Although Kimberley was experiencing a welcome respite from the dry heat while Council sat Monday evening, one evening’s rain did not make a difference.
Council voted Monday to make watering restrictions mandatory under the water bylaw until further notice.
As reported in the Bulletin last Friday, the city’s reservoir behind the Mark Creek damn is at a level it usually only reaches in September, right before snow begins to replenish it.
Mandatory restrictions are as follows:
• Residents of properties with even-numbered addresses should water only on even-numbered days.
• Residents of properties with odd-numbered addresses should water only on odd-numbered days.
• Watering should be done between the hours of 4 a.m. to 10 a.m. and 8 p.m. to 12 p.m. That 8 p.m. time is new, it used to be 4 p.m.
• Automatic irrigation systems usually offer the option of activating the system at specified times. Optimum times are between the hours of 12 midnight and 4 a.m. using the odd/even system described above.
• All outdoor hoses should be equipped with spring-loaded shut-off nozzles for any use by hand.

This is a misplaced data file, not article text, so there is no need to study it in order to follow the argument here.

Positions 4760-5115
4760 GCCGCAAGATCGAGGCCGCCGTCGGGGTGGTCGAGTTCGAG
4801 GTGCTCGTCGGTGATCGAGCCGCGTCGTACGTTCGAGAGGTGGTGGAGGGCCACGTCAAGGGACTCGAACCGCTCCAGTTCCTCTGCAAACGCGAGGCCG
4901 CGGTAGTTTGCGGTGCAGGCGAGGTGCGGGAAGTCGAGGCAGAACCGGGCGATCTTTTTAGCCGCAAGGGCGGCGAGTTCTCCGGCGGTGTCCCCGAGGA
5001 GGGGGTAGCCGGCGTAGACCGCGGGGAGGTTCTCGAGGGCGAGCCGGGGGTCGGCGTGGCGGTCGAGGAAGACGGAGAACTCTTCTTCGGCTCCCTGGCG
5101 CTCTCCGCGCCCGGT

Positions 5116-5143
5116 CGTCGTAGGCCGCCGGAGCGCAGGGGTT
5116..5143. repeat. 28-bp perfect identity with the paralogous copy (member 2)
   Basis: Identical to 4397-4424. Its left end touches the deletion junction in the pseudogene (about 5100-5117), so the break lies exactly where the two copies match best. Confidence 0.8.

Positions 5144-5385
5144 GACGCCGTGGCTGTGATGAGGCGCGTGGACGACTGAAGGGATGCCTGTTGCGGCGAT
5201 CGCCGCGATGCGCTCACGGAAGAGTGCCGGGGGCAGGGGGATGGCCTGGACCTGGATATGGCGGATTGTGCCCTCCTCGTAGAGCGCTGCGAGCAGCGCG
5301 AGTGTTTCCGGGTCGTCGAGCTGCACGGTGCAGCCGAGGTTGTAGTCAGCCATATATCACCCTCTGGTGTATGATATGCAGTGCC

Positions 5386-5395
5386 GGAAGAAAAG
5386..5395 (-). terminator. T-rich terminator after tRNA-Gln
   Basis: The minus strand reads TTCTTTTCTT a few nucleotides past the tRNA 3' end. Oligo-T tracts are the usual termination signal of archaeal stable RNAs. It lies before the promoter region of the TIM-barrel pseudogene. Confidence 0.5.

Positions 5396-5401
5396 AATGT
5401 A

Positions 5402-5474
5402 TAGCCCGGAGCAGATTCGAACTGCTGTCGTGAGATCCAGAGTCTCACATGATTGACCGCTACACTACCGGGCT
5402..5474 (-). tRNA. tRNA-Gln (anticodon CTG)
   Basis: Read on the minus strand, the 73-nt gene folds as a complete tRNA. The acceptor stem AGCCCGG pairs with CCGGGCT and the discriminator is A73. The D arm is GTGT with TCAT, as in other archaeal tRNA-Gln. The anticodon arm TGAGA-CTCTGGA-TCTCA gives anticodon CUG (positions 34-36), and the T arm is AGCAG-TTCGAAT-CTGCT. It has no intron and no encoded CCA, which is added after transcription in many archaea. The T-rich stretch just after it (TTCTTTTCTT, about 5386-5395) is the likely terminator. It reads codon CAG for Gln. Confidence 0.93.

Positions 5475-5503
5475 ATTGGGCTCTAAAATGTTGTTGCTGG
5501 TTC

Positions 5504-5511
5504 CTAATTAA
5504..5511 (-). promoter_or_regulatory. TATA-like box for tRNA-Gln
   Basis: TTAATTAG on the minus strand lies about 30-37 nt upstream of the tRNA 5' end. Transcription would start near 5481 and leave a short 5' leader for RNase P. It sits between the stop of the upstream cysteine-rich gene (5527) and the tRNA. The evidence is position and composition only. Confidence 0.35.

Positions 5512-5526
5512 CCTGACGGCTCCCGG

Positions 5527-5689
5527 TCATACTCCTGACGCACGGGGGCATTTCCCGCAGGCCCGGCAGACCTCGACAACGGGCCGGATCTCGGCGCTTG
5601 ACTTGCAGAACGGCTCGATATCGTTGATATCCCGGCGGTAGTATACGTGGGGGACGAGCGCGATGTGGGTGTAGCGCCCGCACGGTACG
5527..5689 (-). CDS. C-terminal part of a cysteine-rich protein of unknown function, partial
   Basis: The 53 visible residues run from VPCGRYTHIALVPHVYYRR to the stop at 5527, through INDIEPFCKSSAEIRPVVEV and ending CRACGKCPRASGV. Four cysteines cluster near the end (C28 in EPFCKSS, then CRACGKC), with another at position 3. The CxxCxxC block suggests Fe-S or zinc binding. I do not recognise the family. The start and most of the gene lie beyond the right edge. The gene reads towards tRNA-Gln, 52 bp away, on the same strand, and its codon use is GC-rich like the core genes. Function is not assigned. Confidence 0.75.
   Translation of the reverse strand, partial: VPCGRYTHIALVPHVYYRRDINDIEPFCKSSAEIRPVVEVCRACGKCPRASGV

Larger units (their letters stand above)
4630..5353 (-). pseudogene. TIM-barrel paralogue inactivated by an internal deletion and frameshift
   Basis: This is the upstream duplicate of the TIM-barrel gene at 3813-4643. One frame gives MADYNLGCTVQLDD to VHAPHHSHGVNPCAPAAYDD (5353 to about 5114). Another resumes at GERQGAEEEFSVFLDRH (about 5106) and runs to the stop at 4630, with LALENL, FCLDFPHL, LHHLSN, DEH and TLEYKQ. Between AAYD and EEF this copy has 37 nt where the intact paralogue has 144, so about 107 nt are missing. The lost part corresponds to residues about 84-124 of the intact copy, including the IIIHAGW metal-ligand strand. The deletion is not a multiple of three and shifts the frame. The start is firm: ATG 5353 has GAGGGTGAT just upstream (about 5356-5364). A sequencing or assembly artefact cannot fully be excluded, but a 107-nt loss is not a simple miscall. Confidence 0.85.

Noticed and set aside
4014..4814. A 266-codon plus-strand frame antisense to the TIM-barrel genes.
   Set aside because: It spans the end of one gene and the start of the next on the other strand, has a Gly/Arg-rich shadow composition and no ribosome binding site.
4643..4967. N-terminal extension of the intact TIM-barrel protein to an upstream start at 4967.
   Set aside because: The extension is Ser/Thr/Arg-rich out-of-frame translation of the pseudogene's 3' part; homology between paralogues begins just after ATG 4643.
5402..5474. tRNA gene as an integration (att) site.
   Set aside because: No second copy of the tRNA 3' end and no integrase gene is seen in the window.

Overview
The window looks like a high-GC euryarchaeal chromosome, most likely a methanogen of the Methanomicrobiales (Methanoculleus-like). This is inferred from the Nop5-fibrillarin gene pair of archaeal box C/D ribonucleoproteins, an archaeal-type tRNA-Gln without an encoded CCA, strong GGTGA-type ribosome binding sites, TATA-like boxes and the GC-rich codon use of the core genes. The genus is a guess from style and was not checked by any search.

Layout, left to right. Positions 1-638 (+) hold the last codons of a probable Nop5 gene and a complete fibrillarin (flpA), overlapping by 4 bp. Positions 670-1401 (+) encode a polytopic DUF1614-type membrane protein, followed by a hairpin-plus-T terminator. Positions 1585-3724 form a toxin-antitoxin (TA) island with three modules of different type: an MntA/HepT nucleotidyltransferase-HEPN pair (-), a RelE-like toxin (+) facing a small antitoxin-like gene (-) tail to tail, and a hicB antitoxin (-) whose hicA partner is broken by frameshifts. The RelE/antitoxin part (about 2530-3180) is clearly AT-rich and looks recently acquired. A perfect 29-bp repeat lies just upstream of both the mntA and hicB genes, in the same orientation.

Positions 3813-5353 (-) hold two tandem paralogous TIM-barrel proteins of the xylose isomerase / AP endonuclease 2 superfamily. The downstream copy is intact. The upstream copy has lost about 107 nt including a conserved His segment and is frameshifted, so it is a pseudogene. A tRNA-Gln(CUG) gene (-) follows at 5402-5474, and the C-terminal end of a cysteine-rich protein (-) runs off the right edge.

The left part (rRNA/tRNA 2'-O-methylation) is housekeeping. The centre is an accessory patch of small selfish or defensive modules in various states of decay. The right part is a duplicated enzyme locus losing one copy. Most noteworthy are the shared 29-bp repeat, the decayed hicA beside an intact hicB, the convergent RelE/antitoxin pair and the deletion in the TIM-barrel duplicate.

• Hand watering of plants using a hose with a spring-loaded shut-off nozzle or a hand-held container can be done at any time.
• More frequent watering of newly laid sod or newly seeded lawns is expected. Please call City Hall to advise if you plan additional watering for new lawns.
There will be penalties for those who don’t obey. The City will have the authority to cut off water to a home which ignores the restrictions. It will cost $70 to get it turned back on. Fines under the bylaw can go as high as $2000.
“It’s pretty obvious the dry period we’ve had —which ended abruptly two hours ago —is pretty serious,” said Coun. Darryl Oakley. “It’s okay to have a brown lawn.”
Coun. Albert Hoglund said the City won’t be shutting water off right away, there will be warnings issued, but it is serious.
“If there is a major fire, that three inch overflow we have right now will be gone.”
“We are never off voluntary water restrictions,” said Mayor Don McCormick. “We’re just saying right now it’s not voluntary any more.”
Coun. Nigel Kitto pointed out that a lot of people simply ignore the voluntary restrictions. “We need to get tougher,” he said.
Coun. Kent Goodwin said he thought there might be some push back on moving the allowable time for evening watering back to 8 p.m.
“The majority of people get it,” said McCormick. “We are issuing notice that we need to be careful.”
City CAO Scott Sommerville said he did believe that once Kimberley residents realized the situation was serious they would comply.
“Since the story on water levels appeared in the Bulletin on Friday we saw a difference in water use of 40 litres per second,” he said.